Finally, HANA can develop execution plans that executes joins in Hadoop. This includes both joins between two Hadoop tables and joins where small in-memory tables are pushed down to execute the joins in Hadoop. The current limitation is that Hadoop files must be defined as Hive tables.

Here is the HANA execution plan for TPC-H query 19. HANA has pushed down all of the steps behind the Remote Row Scan step… so in this case the entire query including a nested loop join was pushed down. In other queries HANA will push only parts of the plan to Hadoop.

TPCH Q19 Plan

So HANA possesses a very sophisticated integration with Hadoop… with capabilities that minimize the amount of data moved based on the cost of the movement. This is where all products need to go. But without parallel pipes this sophisticated capability provides only a moderate advantage (see Part 5),

Note that this is not the ultimate in integration… there is another level… but I’ll leave some ideas for extending integration even further for my final post in the series.

Next… Part 7… considering Greenplum…

Part 1: How Hadooped is Your RDBMS?

Sorry for the comic adjective “Hadooped”?

The next few blogs will try to evaluate the different approaches to integrating Hadoop and a standard RDBMS… so the first thing I’ll try in this post is to suggest a criteria based on some architectural  choices for making the evaluation. Further, I’ll inject a little surprise and make the point by using the criteria to say something about a product that is not an integration of an RDBMS and Hadoop.

For the purposes of this let me clear that by “Hadoop” I mean at least HDFS plus MapReduce… so I will discuss integrating a parallel RDBMS with data stored in HDFS: a massively parallel file system with a programming capability included. By “integration” I mean that queries using the full set of SQL supported by the RDBMS must be available for processing queries that refer to data across the Hadoop-RDBMS divide.

Since we’ve assumed that all SQL functionality is supported the architectural issue left to solve is performance and this issue revolves on one topic: how do we minimize the cost of moving data between the two partners for a given query?

Now to get on with it…

The easiest, but not all that easy, problem involves using parallelism to move data from one system to the other… so the first criteria we will evaluate for each product will consider how parallel is their movement of data.

The next criteria involves intelligence in the RDBMS to push down some execution operators to the data layer. Of course the RDBMS must scan remote data… so in this part of the evaluation we will grade each product’s ability to push processing down to apply predicates and project the minimal amount of data up to the RDBMS.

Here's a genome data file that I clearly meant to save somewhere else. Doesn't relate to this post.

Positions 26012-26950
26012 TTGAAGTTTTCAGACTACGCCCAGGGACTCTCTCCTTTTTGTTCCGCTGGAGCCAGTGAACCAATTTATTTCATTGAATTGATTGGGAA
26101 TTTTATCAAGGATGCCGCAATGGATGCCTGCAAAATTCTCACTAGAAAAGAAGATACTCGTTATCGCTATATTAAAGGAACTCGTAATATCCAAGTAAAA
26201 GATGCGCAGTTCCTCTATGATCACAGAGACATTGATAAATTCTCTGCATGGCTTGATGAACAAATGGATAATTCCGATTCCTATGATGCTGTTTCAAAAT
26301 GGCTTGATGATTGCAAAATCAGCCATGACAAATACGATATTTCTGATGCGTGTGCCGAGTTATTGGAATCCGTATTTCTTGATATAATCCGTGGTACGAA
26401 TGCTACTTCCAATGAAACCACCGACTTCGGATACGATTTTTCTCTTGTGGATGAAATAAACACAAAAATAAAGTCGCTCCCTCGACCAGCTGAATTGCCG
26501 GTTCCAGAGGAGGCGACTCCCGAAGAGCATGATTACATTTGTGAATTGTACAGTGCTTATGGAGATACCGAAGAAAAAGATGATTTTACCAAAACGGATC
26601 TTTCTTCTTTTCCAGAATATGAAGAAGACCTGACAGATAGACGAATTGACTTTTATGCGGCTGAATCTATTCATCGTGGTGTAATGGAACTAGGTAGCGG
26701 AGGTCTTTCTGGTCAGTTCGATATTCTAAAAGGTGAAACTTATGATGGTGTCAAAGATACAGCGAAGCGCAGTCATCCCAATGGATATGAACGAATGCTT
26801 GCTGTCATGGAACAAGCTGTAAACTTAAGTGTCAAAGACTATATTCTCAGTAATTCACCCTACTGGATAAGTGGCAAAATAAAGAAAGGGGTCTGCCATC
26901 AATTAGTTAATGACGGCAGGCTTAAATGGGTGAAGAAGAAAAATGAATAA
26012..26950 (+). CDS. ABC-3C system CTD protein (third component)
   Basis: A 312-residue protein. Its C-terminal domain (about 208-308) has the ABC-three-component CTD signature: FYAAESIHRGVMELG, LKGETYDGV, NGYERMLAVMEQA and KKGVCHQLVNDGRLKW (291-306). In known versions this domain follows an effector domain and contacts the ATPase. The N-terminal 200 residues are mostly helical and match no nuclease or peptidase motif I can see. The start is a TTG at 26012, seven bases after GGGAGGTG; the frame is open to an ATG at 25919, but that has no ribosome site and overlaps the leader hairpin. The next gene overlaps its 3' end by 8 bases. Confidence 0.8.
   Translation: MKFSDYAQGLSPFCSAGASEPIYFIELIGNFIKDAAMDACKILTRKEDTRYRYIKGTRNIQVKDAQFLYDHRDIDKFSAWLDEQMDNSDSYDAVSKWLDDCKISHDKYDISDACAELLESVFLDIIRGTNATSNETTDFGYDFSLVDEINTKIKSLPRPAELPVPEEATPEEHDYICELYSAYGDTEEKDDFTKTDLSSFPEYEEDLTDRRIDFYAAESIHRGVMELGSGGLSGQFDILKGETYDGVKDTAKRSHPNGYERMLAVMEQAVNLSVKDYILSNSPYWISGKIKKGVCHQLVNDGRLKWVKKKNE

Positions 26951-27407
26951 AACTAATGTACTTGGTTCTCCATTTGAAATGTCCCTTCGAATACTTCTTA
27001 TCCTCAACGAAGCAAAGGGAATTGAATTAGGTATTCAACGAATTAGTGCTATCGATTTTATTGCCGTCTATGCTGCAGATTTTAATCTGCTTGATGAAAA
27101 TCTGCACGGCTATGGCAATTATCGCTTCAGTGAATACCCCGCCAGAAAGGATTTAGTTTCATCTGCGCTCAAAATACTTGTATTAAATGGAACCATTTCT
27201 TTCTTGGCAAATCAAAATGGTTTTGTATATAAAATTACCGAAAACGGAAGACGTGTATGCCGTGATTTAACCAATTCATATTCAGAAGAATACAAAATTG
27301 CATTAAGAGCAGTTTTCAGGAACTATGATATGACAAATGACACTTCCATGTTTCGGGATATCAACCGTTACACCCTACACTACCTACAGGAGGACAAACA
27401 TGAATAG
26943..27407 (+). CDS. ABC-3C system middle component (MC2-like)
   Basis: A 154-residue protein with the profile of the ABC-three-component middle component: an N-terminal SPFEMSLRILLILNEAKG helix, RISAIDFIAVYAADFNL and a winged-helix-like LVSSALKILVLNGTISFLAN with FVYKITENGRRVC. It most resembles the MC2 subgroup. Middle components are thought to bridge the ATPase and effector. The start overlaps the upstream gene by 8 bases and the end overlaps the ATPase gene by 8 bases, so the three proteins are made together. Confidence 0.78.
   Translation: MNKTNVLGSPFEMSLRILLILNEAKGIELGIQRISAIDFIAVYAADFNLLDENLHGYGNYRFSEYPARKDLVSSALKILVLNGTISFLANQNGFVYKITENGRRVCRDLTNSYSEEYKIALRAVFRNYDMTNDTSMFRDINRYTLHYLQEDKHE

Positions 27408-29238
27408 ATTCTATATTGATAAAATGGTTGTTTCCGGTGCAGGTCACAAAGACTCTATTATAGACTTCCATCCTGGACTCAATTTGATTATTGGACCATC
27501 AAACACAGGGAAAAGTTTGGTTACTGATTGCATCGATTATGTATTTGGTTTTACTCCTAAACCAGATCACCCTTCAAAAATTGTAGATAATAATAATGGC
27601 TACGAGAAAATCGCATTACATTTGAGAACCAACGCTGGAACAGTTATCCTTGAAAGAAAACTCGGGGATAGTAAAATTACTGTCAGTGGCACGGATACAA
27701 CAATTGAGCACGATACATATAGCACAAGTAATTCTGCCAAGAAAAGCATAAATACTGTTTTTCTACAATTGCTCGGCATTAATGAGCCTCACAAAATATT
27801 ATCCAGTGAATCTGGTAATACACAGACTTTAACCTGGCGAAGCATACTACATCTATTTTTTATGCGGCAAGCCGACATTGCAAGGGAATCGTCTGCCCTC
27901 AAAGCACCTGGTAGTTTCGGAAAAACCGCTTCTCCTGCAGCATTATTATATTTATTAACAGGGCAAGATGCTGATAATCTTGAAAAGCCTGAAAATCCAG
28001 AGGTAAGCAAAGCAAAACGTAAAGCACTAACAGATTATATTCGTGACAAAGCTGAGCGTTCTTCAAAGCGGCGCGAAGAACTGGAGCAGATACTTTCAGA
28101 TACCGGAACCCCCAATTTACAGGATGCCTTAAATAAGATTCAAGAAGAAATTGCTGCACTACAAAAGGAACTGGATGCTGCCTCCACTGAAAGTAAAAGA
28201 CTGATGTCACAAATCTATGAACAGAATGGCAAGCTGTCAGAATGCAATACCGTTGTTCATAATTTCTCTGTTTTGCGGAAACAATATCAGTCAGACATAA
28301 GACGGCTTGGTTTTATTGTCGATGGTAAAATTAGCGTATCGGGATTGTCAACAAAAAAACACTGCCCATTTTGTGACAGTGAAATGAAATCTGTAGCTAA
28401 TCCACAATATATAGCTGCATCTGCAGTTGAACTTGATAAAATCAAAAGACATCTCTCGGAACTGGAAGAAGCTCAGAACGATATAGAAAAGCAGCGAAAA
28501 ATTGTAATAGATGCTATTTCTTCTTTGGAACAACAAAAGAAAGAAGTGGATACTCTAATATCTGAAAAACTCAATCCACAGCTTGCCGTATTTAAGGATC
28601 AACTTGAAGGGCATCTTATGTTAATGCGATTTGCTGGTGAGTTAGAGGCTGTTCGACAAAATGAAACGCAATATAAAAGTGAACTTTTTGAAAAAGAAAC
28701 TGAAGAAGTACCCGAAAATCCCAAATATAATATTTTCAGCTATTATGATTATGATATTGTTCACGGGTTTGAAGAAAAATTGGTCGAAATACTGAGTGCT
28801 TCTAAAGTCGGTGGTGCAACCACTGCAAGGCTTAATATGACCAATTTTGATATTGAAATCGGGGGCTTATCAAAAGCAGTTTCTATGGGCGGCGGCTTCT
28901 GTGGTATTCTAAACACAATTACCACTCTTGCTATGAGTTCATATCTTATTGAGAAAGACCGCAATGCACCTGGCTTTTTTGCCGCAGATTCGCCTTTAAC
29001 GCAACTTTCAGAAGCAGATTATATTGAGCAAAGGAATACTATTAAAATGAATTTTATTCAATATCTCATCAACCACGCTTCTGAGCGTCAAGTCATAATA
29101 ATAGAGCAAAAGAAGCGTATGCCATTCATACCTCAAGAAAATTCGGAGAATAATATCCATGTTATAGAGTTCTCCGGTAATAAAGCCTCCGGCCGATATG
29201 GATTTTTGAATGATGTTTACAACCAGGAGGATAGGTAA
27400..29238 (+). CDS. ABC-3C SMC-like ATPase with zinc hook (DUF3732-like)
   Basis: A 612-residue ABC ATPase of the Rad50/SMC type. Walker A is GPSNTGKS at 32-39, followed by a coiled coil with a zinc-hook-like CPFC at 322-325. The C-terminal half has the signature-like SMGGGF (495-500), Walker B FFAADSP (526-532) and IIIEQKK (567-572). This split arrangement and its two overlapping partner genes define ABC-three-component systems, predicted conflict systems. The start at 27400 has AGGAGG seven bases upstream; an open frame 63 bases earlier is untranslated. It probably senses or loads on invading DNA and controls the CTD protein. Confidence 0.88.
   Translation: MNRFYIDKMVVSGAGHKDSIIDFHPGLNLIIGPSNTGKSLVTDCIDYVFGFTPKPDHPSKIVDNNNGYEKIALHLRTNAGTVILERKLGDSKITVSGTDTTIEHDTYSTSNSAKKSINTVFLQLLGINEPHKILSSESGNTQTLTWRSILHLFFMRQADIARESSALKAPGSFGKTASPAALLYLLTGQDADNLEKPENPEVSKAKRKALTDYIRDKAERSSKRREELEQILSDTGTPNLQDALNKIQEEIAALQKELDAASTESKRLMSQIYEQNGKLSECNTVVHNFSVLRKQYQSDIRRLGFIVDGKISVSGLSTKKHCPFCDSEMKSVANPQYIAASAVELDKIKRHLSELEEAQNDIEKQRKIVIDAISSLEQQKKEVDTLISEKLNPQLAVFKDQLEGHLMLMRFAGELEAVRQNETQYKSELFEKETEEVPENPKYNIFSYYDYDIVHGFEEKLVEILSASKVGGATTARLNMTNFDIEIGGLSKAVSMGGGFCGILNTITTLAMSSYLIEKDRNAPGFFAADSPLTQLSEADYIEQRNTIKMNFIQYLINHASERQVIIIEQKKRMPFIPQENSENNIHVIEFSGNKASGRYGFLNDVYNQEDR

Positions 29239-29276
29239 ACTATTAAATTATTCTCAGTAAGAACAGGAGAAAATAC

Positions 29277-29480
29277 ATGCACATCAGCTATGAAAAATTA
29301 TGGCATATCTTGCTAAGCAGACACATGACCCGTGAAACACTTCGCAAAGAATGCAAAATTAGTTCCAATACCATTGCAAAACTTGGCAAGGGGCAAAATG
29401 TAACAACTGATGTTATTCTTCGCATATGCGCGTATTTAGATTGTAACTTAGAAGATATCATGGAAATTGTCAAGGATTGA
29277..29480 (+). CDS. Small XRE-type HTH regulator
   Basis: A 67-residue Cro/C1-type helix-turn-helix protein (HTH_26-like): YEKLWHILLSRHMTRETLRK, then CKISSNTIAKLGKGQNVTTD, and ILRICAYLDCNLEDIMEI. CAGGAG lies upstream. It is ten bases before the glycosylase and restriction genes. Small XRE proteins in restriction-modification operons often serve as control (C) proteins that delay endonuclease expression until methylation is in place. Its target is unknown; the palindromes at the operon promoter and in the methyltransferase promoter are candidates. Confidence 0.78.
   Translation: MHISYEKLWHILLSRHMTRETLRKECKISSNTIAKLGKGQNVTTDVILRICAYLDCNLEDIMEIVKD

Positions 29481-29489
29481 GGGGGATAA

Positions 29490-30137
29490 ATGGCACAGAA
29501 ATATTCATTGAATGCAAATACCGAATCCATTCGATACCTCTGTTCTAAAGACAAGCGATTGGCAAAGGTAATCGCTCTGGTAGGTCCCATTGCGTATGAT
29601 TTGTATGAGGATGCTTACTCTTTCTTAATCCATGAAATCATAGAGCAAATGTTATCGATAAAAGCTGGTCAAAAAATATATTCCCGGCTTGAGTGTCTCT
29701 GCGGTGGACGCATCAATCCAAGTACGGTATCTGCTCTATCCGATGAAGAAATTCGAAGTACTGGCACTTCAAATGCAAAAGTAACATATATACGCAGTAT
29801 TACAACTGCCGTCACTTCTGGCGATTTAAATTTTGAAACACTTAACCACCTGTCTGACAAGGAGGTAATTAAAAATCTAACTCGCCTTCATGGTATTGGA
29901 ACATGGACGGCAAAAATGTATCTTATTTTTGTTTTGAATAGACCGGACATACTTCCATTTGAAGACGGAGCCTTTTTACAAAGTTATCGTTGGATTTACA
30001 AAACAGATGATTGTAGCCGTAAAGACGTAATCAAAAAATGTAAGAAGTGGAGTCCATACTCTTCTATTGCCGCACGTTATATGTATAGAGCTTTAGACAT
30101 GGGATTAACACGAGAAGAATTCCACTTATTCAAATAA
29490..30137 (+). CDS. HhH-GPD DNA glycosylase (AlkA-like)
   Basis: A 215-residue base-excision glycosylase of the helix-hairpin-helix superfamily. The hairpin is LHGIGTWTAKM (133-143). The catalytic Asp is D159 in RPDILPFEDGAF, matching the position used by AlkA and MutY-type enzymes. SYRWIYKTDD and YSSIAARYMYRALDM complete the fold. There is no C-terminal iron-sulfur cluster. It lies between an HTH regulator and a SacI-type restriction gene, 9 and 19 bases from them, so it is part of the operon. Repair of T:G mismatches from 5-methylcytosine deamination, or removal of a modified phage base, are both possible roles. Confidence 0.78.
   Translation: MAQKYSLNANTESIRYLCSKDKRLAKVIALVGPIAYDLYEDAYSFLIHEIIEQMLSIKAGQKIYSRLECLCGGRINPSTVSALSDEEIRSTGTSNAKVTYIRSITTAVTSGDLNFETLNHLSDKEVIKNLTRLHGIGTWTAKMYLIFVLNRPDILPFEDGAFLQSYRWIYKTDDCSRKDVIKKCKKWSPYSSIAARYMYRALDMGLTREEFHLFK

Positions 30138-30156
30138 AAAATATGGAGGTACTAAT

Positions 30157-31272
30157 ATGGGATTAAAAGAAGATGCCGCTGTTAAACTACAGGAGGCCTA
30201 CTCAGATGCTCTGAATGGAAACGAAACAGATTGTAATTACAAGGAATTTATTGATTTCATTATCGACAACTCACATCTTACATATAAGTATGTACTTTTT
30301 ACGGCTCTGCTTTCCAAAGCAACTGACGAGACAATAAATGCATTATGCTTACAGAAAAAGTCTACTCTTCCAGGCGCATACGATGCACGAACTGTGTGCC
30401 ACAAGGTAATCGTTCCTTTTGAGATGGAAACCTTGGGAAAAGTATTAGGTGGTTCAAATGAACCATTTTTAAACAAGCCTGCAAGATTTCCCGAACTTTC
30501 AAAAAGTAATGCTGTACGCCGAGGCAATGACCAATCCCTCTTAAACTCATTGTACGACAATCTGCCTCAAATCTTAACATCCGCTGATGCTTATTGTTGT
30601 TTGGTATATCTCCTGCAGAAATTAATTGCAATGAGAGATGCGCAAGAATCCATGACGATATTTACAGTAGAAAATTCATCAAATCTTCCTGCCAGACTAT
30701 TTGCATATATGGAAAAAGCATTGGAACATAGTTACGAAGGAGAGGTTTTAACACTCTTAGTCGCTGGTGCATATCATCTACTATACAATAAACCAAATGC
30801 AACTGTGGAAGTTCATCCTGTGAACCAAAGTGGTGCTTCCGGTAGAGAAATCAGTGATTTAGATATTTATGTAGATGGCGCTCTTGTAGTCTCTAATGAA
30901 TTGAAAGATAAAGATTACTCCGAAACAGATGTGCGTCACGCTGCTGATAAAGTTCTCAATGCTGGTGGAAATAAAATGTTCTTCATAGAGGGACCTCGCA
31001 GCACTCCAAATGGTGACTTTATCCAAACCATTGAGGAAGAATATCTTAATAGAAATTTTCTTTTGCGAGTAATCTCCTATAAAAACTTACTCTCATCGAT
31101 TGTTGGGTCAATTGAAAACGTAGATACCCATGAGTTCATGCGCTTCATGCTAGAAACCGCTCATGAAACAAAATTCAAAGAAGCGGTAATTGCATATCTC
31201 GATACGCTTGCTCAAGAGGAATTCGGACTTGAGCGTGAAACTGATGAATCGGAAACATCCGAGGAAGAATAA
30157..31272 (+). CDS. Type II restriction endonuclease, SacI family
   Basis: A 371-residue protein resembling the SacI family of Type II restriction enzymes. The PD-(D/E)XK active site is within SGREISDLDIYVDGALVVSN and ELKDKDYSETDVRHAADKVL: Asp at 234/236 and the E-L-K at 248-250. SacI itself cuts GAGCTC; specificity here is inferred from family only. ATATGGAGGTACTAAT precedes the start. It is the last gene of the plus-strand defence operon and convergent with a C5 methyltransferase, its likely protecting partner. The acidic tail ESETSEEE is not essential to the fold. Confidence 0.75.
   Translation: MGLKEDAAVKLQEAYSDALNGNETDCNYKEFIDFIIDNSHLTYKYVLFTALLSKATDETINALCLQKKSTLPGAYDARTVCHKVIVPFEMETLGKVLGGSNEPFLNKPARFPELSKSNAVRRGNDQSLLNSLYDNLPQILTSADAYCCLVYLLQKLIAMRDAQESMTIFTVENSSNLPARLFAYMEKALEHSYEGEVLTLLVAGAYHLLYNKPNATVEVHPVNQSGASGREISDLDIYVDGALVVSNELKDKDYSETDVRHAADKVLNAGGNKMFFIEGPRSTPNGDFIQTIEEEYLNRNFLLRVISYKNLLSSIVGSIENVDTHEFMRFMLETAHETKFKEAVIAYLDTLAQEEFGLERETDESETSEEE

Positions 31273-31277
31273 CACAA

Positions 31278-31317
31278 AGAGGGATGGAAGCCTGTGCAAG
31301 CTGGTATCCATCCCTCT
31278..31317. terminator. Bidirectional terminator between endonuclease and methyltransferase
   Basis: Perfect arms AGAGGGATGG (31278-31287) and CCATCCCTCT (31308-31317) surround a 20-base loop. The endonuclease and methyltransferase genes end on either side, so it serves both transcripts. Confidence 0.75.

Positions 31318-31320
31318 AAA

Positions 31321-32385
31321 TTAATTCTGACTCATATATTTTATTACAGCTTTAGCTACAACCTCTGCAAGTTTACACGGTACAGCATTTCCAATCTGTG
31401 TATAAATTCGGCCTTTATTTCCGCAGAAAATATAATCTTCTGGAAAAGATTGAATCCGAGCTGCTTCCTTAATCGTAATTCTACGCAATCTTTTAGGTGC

Finally, a most intelligent product would push more than just predicates down… it would push down joins and aggregation… and the decisions around splitting processing would be fully optimized. A most intelligent product would fully federate the HDFS data into the RDBMS.

So there you have it… I will start evaluating RDBMS-Hadoop architecture by three criteria:

  • how parallel is the data movement between the RDBMS and Hadoop;
  • is there intelligence to minimize data movement by pushing the least data and the associated query plan to one system or another… this requires parallel pipes in both directions; and
  • is there intelligence to build an optimal query plan that splits steps across both systems to completely minimize the movement of data and/or optimize the compute.

And a final word on the relative strength of each criteria:

  • If we imagine a 10-node Hadoop cluster talking to a 10-node RDBMS with 10 parallel pipes and compared it to the same setup with only 1 pipe (not parallel) then we might suggest that the parallel pipes provide a 10X performance increase.
  • If we imagine intelligence that moved 100K rows rather than 10M then we might suggest that intelligent push down might provide a 100X performance increase…
  • If we had even more intelligence and further optimized processing then another 10X-100X might be possible.

So all three criteria are not equal… intelligent query planning trumps wide pipes…

Now for the surprise… in the next blog we’ll look at how Exadata’s architecture maps to these criteria… since it is a two-tiered architecture with an RDBMS tied to a parallel file system…

You can see the rest of the series here: Part 2, Part 3, Part 4, Part 5, Part 6, Part 7, Part 8.